Travel
ebookHow to enjoy the perfect short break in 20 great cities
Life and Style
Approaching sale shopping in a smart way means that you’ll get the most out of your money
life + styleSales shopping tips and tricks from the experts
News
newsIt was due to be auctioned off for charity
News
Coca-Cola has become one of the largest companies in the world to push staff towards switching off their voicemails, in a move intended to streamline operations and boost productivity
peopleCoca-Cola staff urged to switch it off to boost productivity
Environment
Sir David Attenborough
environment... as well as a plant and a spider
Voices
'That's the legal bit done. Now on to the ceremony!'
voicesThe fight for marriage equality isn't over yet, says Siobhan Fenton
Independent Travel Videos
Independent Travel Videos
Simon Calder in Amsterdam
Independent Travel Videos
Simon Calder in Giverny
Independent Travel Videos
Simon Calder in St John's
Independent Travel Videos
Latest stories from i100
Have you tried new the Independent Digital Edition apps?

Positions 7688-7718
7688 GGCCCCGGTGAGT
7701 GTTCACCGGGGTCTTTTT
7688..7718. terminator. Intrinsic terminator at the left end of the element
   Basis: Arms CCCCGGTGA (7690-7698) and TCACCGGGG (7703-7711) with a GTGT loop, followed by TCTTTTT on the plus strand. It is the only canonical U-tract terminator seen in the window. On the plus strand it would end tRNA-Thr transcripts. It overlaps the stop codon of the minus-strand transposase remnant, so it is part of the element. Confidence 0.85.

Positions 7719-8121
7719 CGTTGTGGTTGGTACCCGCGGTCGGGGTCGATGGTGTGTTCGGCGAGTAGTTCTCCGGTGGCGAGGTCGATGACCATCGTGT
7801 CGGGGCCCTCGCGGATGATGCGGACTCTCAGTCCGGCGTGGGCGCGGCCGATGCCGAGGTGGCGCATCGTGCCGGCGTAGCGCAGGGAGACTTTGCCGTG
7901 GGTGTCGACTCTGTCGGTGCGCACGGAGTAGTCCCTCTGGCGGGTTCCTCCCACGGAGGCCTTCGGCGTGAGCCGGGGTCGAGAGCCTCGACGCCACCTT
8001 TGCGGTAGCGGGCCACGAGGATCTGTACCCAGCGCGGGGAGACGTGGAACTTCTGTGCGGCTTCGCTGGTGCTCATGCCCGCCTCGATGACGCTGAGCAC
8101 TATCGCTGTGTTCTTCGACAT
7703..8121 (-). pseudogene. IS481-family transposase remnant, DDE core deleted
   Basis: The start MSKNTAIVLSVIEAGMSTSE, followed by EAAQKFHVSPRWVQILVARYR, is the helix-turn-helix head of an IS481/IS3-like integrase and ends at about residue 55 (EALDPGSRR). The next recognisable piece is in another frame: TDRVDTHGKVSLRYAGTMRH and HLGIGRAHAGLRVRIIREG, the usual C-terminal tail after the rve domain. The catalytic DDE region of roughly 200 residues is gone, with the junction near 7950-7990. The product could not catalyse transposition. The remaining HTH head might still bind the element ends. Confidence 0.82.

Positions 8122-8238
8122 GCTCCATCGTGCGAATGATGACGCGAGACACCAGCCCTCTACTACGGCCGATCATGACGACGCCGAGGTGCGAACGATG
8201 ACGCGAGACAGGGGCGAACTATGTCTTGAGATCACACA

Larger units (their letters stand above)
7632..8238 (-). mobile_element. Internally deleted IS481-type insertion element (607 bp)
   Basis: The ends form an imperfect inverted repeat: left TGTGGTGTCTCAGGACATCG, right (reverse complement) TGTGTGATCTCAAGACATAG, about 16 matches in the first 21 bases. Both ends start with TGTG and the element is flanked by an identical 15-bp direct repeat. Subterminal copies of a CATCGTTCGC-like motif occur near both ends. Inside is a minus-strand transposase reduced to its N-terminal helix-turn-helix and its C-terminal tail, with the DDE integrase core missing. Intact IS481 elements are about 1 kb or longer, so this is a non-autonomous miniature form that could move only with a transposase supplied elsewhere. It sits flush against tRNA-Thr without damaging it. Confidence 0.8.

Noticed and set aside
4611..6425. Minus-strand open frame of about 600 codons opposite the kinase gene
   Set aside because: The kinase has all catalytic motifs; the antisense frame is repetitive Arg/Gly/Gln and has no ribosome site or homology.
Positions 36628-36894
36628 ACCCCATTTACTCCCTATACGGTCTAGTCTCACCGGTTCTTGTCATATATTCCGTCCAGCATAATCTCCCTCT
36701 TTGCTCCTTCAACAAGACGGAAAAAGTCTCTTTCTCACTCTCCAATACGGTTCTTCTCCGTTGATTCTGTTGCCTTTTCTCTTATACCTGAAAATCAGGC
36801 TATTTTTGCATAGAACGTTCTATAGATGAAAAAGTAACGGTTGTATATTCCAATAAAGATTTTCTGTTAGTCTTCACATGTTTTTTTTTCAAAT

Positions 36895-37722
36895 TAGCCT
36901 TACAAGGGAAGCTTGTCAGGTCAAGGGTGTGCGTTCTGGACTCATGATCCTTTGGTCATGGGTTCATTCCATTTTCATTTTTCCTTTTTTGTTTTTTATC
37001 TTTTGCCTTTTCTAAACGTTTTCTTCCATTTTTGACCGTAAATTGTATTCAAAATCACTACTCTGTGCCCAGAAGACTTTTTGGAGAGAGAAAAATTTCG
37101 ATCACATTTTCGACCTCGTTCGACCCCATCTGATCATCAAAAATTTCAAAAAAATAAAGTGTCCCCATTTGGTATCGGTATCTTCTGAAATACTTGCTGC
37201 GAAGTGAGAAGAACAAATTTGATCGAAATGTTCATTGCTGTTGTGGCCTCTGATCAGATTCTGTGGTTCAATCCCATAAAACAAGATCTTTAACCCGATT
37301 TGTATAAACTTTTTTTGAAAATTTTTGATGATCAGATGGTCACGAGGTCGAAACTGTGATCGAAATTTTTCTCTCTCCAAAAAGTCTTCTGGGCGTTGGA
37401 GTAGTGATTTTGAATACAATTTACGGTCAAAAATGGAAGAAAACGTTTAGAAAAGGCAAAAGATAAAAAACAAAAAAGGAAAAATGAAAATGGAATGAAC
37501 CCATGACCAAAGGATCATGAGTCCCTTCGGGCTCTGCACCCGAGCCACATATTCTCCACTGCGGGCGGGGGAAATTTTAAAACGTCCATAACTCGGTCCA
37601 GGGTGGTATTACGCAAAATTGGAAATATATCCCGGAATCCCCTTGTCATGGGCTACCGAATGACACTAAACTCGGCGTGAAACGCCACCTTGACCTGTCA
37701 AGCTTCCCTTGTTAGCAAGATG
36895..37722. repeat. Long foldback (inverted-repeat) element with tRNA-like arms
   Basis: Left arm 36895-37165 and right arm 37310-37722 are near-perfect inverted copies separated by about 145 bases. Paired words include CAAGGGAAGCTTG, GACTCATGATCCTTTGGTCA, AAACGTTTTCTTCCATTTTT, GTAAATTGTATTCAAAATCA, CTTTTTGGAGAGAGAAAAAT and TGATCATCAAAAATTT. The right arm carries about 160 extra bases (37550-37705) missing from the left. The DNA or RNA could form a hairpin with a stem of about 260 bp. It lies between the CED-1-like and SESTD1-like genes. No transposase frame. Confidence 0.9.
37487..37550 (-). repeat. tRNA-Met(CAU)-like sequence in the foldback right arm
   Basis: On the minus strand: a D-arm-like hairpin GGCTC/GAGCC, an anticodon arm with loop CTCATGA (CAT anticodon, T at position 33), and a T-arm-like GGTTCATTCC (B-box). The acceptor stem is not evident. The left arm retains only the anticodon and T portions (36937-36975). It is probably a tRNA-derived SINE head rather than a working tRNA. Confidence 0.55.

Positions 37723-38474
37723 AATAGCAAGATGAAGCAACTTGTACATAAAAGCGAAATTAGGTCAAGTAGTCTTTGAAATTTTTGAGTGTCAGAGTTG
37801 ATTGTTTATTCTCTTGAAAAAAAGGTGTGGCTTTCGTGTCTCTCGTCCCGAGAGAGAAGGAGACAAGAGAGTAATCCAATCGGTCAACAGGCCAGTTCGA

Independent Dating
and  

By clicking 'Search' you
are agreeing to our
Terms of Use.

ES Rentals

    iJobs Job Widget
    iJobs Travel

    Investigo: Finance Analyst

    £240 - £275 per day: Investigo: Support the global business through in-depth a...

    Ashdown Group: Data Manager - £Market Rate

    Negotiable: Ashdown Group: Data Manager - MySQL, Shell Scripts, Java, VB Scrip...

    Ashdown Group: Application Support Analyst - Bedfordshire/Cambs border - £32k

    £27000 - £32000 per annum: Ashdown Group: Application Support Analyst - near S...

    Recruitment Genius: Class 1 HGV Driver

    £23000 - £27000 per annum: Recruitment Genius: This successful group of compan...

    Day In a Page

    Surrounded by high-rise flats is a little house filled with Lebanon’s history - clocks, rifles, frogmen’s uniforms and colonial helmets